it is quite possible to acknowledge the myriad of social structural roadblocks set up by the ruling majority that hinders progress of minorities at a macro, and micro, level. there is documentation of how the GI Bill pretty much assisted young white army vets coming out of WWII, yet blacks could barely live in the same towns with whites in Chicago and New York (more specifically LI). there are educational and economic road blocks set up by government and business entities that, whether by malice or ignorance, sets us as black people back.

          at the same time, i don’t see -why- it is so hard for us, as a people, to look at each other, and start building ourselves up, self image wise. and i’m not saying this in a literal “pick up your pants/stop naming your kids TayTayque” like Dr. Cosby, but if truly…black lives matter and we want whites to recognize that….why don’t we recognize it in each other?

          how am i (and educated/non-educated black folks who give a s***) helping my community provide resources for people that need it, as well as addressing government policies that work against my community?

          why would a black teenager choose to pick up a gun and kill another, if black lives matter?

          why would a black man disrespect/beat a black woman if black lives matter?

          I know in the end, we as human beings have freewill, and we choose our behaviors, but how can we want someone to see us as human…when we have classes in our community, that don’t see ourselves as human?

          the funny thing is that, Cosby, with his ranting and raving, was probably trying to articulate what i just stated…but failed.

          just my thoughts. we probably are far apart on this, i blame my ‘respectability politics cardigan’ i’m wearing right now…it feels snug, like my Vader helmet

          • Val

            I agree with your first paragraph. There are things that racist systems did that affect most if not all of us one way or another.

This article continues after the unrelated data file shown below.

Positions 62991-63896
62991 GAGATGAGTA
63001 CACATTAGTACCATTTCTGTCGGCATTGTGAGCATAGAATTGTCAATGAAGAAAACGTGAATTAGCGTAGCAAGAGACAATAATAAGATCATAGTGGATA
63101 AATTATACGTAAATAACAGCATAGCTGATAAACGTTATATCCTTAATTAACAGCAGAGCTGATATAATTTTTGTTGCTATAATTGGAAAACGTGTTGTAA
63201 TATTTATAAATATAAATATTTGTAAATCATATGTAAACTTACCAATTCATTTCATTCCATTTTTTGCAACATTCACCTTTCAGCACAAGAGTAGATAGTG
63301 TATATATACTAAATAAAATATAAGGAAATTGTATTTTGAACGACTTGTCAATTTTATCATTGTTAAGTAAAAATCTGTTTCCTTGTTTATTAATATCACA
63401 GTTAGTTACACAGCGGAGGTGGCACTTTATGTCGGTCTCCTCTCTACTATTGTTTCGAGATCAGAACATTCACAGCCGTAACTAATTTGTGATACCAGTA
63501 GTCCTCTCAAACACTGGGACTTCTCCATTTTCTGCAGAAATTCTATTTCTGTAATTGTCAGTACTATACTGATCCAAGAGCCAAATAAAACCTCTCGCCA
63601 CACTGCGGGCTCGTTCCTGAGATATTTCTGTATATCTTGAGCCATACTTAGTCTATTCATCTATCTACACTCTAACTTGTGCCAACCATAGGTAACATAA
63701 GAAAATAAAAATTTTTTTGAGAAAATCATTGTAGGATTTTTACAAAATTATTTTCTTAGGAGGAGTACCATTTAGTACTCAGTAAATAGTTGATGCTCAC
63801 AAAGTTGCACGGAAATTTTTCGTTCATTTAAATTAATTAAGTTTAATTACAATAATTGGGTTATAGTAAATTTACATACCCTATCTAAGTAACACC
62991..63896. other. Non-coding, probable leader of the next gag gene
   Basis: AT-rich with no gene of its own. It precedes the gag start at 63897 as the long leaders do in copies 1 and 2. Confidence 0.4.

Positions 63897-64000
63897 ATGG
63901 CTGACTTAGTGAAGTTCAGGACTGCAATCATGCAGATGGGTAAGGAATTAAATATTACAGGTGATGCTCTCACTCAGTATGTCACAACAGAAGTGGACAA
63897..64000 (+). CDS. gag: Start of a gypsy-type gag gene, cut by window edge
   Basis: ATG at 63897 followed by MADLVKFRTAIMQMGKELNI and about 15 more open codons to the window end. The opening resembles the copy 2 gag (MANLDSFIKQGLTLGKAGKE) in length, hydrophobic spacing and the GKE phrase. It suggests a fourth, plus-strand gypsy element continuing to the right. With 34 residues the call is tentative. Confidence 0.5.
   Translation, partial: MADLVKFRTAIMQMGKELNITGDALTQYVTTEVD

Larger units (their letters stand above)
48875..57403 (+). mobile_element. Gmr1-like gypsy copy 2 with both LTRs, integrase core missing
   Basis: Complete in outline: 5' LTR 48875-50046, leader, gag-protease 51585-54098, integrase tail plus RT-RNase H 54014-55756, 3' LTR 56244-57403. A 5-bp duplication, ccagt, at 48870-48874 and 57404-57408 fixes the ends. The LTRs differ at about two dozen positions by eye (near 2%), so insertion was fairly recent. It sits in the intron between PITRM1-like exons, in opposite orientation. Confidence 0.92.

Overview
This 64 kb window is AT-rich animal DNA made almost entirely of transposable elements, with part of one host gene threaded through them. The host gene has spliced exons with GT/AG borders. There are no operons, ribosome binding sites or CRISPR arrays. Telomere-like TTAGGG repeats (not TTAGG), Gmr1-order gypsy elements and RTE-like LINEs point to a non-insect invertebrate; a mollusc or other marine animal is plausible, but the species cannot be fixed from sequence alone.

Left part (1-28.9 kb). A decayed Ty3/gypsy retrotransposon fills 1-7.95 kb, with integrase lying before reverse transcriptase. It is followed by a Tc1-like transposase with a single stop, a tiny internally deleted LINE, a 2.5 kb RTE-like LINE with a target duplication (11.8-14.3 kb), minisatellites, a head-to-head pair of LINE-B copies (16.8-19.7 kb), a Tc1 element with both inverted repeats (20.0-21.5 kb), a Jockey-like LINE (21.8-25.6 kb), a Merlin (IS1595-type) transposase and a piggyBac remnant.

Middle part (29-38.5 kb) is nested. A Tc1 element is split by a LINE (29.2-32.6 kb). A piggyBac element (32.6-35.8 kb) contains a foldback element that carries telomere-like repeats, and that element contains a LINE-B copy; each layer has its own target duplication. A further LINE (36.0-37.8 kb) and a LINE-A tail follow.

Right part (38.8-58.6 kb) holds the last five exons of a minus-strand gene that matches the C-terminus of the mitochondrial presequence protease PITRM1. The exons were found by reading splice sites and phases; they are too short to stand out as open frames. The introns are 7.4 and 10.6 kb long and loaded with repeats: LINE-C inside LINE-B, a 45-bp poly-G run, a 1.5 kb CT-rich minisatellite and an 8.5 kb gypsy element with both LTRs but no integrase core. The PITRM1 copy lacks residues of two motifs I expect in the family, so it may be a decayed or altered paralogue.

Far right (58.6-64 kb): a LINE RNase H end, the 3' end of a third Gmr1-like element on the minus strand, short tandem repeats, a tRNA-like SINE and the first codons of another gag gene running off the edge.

But, then you go on to mention “Black Lives Matter”. And, you make a comparison between that and a Black teen killing another. This comparison doesn’t work for two reasons.

            First; when we say Black lives matter we’re specifically talking about police killing Black folks. We are saying that the agents of the State should not be gunning us down.

            Your mention of the Black teen killing another is a way of obfuscating the real point by bringing up Black on Black crime. This doesn’t work because Black on Black crime is just a way of saying there is a specific Black pathology that causes this to happen.

            The truth is that this might be attributable to institutional racism, as you mention in your first paragraph, but that is not a Black pathology.

            When a White male meth-head from West Virginia kills another White person while robbing them no one attributes this to race. Drug culture, sure. But not because he’s White.

            As long as many of us believe Black on Black crime is a thing it’s going to derail any efforts to quell violence in many Black communities. We need to look at that individual kid, who happens to be Black, and figure out why he murdered another kid while robbing him. That’s when we’ll get real answers.

            Why do you think the White run media and so many White folks that mean us no good love to invoke Black on Black crime? Because they know that concept clouds the truth and doesn’t solve problems. It only adds to them.

            • h.h.h.

              *shrug* ok.

          • Echeccentric

            Wait.. Are you saying that it’s because some black people kill each other, white authority figures (read police) have the freedom to kill black people? Because that’s the vibe I’m getting off this comment.

            black on black crime is abhorrent but it should not be compared to the black lives matter movement.